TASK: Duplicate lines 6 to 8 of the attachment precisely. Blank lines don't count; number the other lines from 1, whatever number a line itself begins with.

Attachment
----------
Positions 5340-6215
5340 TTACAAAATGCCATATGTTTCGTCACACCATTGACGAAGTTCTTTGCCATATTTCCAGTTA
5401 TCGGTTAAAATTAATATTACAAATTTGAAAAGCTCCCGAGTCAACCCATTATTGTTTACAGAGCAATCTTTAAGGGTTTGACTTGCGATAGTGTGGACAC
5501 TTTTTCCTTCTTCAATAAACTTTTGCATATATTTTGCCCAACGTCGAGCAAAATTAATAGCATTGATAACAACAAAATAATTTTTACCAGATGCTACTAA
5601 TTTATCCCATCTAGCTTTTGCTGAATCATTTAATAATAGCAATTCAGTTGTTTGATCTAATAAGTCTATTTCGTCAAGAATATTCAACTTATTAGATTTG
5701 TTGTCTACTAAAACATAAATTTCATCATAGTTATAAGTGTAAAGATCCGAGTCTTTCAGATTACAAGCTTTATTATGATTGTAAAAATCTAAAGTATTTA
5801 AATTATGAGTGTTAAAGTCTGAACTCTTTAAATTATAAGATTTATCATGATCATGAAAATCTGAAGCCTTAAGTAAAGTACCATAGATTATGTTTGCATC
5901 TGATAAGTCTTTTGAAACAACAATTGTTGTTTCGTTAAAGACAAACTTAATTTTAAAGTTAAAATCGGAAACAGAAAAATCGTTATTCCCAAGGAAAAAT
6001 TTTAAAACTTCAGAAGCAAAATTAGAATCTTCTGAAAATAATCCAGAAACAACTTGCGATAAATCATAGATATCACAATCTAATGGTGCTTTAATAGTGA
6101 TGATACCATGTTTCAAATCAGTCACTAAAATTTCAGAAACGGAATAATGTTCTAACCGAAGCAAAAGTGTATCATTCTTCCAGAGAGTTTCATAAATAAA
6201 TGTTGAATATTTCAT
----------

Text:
5701 TTGTCTACTAAAACATAAATTTCATCATAGTTATAAGTGTAAAGATCCGAGTCTTTCAGATTACAAGCTTTATTATGATTGTAAAAATCTAAAGTATTTA
5801 AATTATGAGTGTTAAAGTCTGAACTCTTTAAATTATAAGATTTATCATGATCATGAAAATCTGAAGCCTTAAGTAAAGTACCATAGATTATGTTTGCATC
5901 TGATAAGTCTTTTGAAACAACAATTGTTGTTTCGTTAAAGACAAACTTAATTTTAAAGTTAAAATCGGAAACAGAAAAATCGTTATTCCCAAGGAAAAAT